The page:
Fortunately, though, Talbot and Marshall found positive results, and so avoided that quagmire all together. It turns out that all three species they studied can respond to polarized-light stimuli with optokinetic or optomotor responses. They went on to examine the distribution of photoreceptor cells (also called “retinal topography”) in the S. lineolata retina. If you’ll remember from my post on squid visual ecology, it turns out that you can relate the retinal topography of cephalopods to their lifestyle – squids that live near coasts have retinas that are specialized to allow the animal to see below it clearly, whereas oceanic squids have retinas that are specialized for monitoring the water column above them. What might we expect from S. lineolata, an animal who spends much of its time buried in sand? The sensible answer is that is eyes would be specified to look up, since that’s where its predators and prey would be in most cases. Let’s take a look at what Talbot and Marshall found:
The darker the blue is, the higher photoreceptor density is in that area. It turns out that the striped pyjama squid does indeed have a high photoreceptor density in the ventral part of its retina, which probably gives it good visual acuity in the upper part of its visual field (if you don’t know why this is, check out this explanation of image formation in the eye for a primer.) This fits in neatly with what we know about the lifestyle of this squid.
I hope these studies represent the start of a trend towards the study of less “classical” cephalopod species (the “classical” ones being Loligo pealai, Octopus vulgaris, Sepia officinalis.) There’s a lot to learn from the less common species of cephalopods, due in part to the fact they we know very little about most of them.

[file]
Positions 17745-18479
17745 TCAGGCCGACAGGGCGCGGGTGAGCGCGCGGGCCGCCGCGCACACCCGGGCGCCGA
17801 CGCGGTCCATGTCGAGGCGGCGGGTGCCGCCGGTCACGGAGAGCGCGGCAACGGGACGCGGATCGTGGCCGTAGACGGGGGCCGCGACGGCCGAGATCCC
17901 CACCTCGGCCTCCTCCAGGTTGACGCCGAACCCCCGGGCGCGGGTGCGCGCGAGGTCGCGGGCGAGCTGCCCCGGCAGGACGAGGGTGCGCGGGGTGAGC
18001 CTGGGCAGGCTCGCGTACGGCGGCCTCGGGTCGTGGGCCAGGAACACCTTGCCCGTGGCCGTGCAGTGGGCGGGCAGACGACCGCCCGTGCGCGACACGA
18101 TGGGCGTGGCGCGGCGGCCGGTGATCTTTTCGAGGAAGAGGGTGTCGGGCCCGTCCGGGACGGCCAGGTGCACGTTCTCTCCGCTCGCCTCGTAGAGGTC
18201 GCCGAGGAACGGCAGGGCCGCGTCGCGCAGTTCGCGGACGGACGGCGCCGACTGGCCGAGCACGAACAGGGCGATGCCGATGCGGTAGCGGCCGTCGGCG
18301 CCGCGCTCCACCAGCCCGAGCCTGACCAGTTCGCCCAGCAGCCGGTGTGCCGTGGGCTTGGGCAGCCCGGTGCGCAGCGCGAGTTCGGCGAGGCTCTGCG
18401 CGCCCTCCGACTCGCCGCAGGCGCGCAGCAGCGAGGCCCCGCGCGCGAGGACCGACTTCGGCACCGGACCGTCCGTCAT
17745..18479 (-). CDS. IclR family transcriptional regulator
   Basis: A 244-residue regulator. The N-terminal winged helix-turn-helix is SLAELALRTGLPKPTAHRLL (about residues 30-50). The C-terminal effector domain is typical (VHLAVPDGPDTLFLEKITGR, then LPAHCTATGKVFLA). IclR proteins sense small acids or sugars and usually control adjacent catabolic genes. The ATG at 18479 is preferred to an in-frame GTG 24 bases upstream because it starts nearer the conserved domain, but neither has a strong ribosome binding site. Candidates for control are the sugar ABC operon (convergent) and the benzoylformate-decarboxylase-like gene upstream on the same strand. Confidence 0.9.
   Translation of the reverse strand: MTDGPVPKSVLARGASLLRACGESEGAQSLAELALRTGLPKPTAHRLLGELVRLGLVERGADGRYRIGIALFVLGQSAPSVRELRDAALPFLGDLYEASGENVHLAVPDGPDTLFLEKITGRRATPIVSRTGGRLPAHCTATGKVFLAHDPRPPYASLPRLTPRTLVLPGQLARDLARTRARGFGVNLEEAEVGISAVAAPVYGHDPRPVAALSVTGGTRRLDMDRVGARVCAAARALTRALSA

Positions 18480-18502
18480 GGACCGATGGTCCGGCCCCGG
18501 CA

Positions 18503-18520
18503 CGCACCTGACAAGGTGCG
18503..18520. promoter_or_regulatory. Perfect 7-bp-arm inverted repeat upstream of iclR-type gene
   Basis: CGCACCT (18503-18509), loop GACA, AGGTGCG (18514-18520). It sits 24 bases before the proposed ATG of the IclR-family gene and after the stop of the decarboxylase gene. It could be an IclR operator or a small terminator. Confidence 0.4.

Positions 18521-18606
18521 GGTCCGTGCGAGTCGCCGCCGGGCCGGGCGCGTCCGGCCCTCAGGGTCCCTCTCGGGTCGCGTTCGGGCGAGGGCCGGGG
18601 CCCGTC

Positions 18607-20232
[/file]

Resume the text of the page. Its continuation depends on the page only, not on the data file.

Thanks for reading!
Talbot CM, & Marshall J (2010). Polarization sensitivity and retinal topography of the striped pyjama squid (Sepioloidea lineolata – Quoy/Gaimard 1832). The Journal of experimental biology, 213 (Pt 19), 3371-7 PMID: 20833931
Talbot CM, & Marshall J (2010). Polarization sensitivity in two species of cuttlefish – Sepia plangon (Gray 1849) and Sepia mestus (Gray 1849) – demonstrated with polarized optomotor stimuli. The Journal of experimental biology, 213 (Pt 19), 3364-70 PMID: 20833930
I have three exams next week, so I won’t have another substantive post up until Thursday-ish, at least. In the mean time, enjoy this (under-viewed – only 600 views in 2 years!) video of some captive-bred baby cuttlefish munching on some copepods:
The videographer, as far as I can tell, is a physicist from the Netherlands who does work on medical imaging (and films cuttlefish, apparently.) Neat!
Everybody likes cuttlefish, it seems. They’re neat-looking, sociable, and display lots of entertaining behavior. I think it’s about time, then, to start talking about what cuttlefish do best: change color! I’ll start at what is, as far as I can tell, the beginning.
In 1988, Roger Hanlon and John Messenger published a paper called “Adaptive Coloration in Young Cuttlefish (Sepia Officinalis L.): The Morphology and Development of Body Patterns and Their Relation to Behaviour.” This paper lays out a description of the body-patterning behavior of young cuttlefish (S. officinalis), paving the way for many future studies on this behavior and the environmental features mediating it. The authors hatched and raised “more than 50″ cuttlefish, recording their behavior while they were in the laboratory, and then releasing them into the sea and videotaping them. From this (very large) set of data, they developed a systematic description of the various components of cuttlefish body patterns, as well as some ideas about what adaptive function they serve to the cuttlefish to use them. In addition, they did some microscopic analyses of the animal’s brains and skins, which I will spend less time on here.